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Resources and Info from The Blanket Lady

27 March
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Top 10 Ways to Get Your Child with Sensory Processing Disorder or Autism to Sleep

Many parents and caregivers of someone on the Autism Spectrum know what it is like to be short on sleep!  For some reason, sleep disturbance is a common problem with autism.

Parents have told me so many stories about their children’s unusual sleep habits. Some children literally wander the house or their room all night long.

Recently I talked to a lady who would find her son sleeping in the closet.  She was concerned and tied the bifold closet doors closed to keep him out, but he lifted them off the tracks at the bottom and crawled under the doors to get in!

My own grandson woke in the night one night and wedged himself underneath our bed.  We were hysterical with panic the next morning until we found him sleeping peacefully under our bed!  Obviously these boys both liked the small, confined spaces, and you are better off going with that than fighting against it!  If they are not feeling safe and comfortable in their bed, they are probably not going to sleep there or stay there.  My grandson stopped getting up at night after we started implementing some of the following tips:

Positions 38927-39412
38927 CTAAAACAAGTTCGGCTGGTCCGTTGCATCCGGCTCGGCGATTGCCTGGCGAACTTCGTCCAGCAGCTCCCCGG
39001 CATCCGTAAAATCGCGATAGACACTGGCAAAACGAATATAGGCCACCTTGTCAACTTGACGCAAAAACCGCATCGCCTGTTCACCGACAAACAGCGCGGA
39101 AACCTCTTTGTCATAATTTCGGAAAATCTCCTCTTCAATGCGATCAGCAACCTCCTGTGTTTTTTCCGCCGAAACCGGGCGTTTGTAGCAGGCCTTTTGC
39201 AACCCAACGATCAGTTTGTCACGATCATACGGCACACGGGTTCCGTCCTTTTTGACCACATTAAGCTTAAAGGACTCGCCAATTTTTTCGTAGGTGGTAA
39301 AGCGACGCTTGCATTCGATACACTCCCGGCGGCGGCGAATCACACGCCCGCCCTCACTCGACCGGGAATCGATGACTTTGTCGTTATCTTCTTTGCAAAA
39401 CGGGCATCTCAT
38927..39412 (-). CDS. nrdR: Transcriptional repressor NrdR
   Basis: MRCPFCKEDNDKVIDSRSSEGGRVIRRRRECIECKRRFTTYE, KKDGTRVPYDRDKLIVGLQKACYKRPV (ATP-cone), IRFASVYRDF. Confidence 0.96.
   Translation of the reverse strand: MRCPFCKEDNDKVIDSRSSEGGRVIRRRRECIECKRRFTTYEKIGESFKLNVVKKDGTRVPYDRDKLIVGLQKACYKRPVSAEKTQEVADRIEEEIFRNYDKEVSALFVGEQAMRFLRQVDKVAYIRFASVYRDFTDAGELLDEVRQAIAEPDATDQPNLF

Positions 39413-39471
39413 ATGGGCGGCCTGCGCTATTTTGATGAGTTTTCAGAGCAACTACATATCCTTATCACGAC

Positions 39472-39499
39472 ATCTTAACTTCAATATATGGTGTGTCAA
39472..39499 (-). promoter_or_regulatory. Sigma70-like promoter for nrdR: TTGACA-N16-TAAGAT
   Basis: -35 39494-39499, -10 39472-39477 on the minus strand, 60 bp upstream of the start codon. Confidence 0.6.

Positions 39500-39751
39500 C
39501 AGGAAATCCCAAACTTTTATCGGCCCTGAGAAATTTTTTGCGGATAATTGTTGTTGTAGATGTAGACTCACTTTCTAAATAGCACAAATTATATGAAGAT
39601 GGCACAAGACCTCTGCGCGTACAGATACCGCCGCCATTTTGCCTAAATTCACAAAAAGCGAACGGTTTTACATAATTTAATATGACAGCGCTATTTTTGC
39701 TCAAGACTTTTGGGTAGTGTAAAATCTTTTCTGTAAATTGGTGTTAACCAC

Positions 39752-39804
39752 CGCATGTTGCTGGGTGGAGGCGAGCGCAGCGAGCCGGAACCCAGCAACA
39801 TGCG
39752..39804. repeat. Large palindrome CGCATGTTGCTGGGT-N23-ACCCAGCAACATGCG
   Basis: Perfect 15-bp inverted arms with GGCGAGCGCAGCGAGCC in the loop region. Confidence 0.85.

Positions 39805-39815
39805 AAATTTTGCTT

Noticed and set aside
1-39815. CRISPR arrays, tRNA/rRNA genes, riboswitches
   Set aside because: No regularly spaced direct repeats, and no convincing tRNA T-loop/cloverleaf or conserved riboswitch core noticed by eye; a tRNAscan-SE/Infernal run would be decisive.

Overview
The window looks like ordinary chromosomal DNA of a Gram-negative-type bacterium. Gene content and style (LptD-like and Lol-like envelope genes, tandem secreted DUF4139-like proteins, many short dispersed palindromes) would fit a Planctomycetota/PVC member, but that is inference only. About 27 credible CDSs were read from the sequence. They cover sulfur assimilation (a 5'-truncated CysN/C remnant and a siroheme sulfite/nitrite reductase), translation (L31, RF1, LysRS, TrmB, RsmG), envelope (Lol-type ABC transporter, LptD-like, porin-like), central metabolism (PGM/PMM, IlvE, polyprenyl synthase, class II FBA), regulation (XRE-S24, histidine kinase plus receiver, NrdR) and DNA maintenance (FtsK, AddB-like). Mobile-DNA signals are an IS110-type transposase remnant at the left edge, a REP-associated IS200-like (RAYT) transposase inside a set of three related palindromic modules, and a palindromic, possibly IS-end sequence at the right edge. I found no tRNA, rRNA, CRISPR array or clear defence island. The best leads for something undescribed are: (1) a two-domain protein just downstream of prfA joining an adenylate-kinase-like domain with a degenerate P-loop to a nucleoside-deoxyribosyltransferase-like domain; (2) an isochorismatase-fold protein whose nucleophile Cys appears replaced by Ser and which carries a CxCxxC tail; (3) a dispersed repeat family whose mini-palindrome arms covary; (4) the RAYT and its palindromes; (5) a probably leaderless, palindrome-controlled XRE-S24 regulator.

1. White Noise- Use an air purifier or a fan for white noise.
  2. Prevent Distractions- Heavy curtains, thick carpets, and making sure the door doesn’t squeak.
  3. Try a Tent- Let your child try sleeping in a pup tent with a sleeping bag inside, many will love the small space.  You can also find “bed tents” made to fit on the bed over the mattress.
  4. Sunlight- Expose your child to sunlight in the morning to regulate the body’s production of melatonin.
  5. Supplements- Ask your MD about supplementing with melatonin, it can help normalize the sleep-wake cycle  in children with autism.
  6. Heavy Play- Playing with weighted toys, carrying a heavy backpack, pushing, pulling, etc. before bedtime.
  7. Epsom Salts Baths- Try giving your child Epsom Salts Baths before bed.  Don’t let them drink the bath water!
  8. Bedtime Schedule- Create a PEC’s Bedtime Schedule to hang on the wall and use it daily.
  9. Ban Stimulants Before Bedtime- Don’t give your child caffeine, sugar, or anything with additives 2 hours before bedtime.  Autistic children can be especially sensitive to stimulants and food additives.
  10. Weighted Blankets- A weighted blanket can be a lifesaver for your child and the entire family.  You can find quality, washable weighted blankets at SensaCalm.
 

One Response to “Top 10 Ways to Get Your Child with Sensory Processing Disorder or Autism to Sleep”

  1. Ragan Gibson says:

    My son was taking melatonin but it now has no effect on him he is only 3 and is not going down till 9.30 / 10.30 it’s very draining on the family can u give me sum help on the matter he is being assessed for ADHD and autism many thanks